Time, Truth, Tradition
Edited By András Benedek and Ágnes Veszelszki
The authors outline the topic of visuality in the 21st century in a trans- and interdisciplinary theoretical frame from philosophy through communication theory, rhetoric and linguistics to pedagogy. As some scholars of visual communication state, there is a significant link between the downgrading of visual sense making and a dominantly linguistic view of cognition. According to the concept of linguistic turn, everything has its meaning because we attribute meaning to it through language. Our entire world is set in language, and language is the model of human activities. This volume questions the approach in the imagery debate.
Husserl on the Right Timing of Depictions (Javier E. Carreño)
1. Chronos and Kairos
The founder of phenomenology, Edmund Husserl, might not come to mind amongst the foremost thinkers who are sensitive to the history and methods of rhetoric. And yet, at the crossroads of the phenomenological analyses of image-consciousness, time-consciousness, and aesthetic consciousness, one may be pleasantly surprised to find Husserl grappling with a basic rhetorical problem pertaining to so-called ‘static’ images (such as representational paintings and busts in the manner of Albertian silhouettes) (Biceaga 2010: 83): how can such images, apparently ‘without a time’, strike us as having a ‘right’ timing?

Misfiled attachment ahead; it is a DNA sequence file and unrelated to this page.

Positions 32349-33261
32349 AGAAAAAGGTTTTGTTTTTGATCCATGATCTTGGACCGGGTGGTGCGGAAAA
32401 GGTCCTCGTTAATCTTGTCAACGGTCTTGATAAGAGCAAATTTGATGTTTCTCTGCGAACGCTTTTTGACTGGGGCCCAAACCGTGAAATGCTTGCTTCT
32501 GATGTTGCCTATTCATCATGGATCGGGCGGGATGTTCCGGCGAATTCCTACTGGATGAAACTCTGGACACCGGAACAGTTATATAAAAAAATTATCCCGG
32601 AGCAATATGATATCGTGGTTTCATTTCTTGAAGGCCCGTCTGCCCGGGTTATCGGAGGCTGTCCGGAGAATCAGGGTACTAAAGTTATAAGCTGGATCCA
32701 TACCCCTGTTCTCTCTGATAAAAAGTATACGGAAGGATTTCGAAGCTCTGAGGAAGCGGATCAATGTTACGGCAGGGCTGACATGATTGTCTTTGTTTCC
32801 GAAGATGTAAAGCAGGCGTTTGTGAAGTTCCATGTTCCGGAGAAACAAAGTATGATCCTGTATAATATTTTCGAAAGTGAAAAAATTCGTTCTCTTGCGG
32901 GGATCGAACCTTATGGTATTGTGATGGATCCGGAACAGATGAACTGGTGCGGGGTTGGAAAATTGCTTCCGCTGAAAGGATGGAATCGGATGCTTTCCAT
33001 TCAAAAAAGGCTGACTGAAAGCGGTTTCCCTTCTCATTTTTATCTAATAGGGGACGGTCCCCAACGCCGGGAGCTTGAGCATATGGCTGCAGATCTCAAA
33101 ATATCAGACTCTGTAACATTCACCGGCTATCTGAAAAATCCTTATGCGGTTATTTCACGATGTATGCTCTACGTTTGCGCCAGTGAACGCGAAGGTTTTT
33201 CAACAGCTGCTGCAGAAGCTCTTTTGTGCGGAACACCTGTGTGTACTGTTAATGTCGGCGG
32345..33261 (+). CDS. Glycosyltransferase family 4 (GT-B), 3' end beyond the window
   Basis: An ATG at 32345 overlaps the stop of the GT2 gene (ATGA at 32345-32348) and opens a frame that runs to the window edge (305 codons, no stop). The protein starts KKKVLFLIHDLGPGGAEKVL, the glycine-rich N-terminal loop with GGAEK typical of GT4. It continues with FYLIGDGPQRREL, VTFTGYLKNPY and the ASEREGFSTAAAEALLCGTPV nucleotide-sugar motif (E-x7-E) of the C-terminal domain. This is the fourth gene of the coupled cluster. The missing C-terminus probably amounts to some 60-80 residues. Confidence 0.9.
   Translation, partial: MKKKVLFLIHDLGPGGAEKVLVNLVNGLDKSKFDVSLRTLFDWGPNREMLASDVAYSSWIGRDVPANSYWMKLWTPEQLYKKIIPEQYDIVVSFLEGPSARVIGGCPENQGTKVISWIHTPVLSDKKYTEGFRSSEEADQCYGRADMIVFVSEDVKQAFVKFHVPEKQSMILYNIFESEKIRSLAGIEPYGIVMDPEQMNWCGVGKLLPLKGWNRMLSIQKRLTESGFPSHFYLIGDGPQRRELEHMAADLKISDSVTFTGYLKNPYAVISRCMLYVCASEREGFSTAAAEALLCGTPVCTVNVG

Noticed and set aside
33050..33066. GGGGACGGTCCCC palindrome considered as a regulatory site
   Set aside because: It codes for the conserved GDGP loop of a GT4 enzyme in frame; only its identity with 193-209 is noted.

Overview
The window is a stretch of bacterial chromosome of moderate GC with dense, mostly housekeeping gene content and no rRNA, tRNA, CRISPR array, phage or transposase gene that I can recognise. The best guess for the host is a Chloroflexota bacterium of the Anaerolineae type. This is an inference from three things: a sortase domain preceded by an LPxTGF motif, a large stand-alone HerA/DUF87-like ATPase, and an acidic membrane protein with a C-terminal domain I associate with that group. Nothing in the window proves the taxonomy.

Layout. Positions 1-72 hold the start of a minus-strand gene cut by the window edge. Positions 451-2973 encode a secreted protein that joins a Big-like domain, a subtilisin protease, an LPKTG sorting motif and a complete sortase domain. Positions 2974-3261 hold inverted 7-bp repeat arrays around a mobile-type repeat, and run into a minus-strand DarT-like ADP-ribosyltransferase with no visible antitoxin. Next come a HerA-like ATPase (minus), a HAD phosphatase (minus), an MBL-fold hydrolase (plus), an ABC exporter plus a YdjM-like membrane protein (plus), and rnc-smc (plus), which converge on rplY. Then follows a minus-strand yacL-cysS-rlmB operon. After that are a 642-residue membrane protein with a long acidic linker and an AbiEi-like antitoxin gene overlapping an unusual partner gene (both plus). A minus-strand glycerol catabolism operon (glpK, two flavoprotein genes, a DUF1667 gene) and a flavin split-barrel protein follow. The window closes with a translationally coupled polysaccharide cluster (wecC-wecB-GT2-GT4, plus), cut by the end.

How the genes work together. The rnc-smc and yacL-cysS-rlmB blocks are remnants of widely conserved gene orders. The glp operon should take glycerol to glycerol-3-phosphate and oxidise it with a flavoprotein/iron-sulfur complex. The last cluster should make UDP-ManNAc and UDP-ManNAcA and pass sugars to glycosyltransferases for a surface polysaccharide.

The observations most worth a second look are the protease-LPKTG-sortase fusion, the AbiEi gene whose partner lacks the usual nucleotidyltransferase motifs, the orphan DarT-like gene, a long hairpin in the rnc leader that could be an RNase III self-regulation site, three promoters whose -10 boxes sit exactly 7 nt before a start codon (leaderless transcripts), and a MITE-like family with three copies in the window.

The claim that images are without time has had to reckon that there are manifold concrete ways in which plastic static images convey temporality to us. It is no accident, for example, that a photograph would present a past time; or that an impressionistic painting could convey movement; or that a sculpture could represent an event. Plastic images often reflect a temporality – be it real and historical, or else imaginary – which can be unfolded through acts of pure phantasy.1 However, images convey a “perfect timing” or kairos whenever the tension between a depicted time-phase and the possible phantasy continuations is won over by the depicted time-phase on account of the maximal awareness it affords of its subject. While the chronos of an image makes the depicted time-phase simply a part of a greater whole, an image with a kairos gives the depicted time-phase as ← 59 | 60 → a “whole,” greater than (or at least preferable to) any of its imaginary temporal continuations (Rodrigo 2009: 180). As I will show, Husserl thus overcomes the binary categories of “static” and “proto-cinematic,” which otherwise polarize the study of the temporality of plastic images (cf. Claass 2014: 10).
Several items will need to be addressed shortly, beginning with the peculiar way Husserl’s phenomenology understands images as representations of an “absent” time. Next, we will address how our awareness of time in images is different from our perception of time, before we come to terms with how an image might communicate not just a time, but in fact a “right timing”.
2. The Consciousness of an Image ‘Now’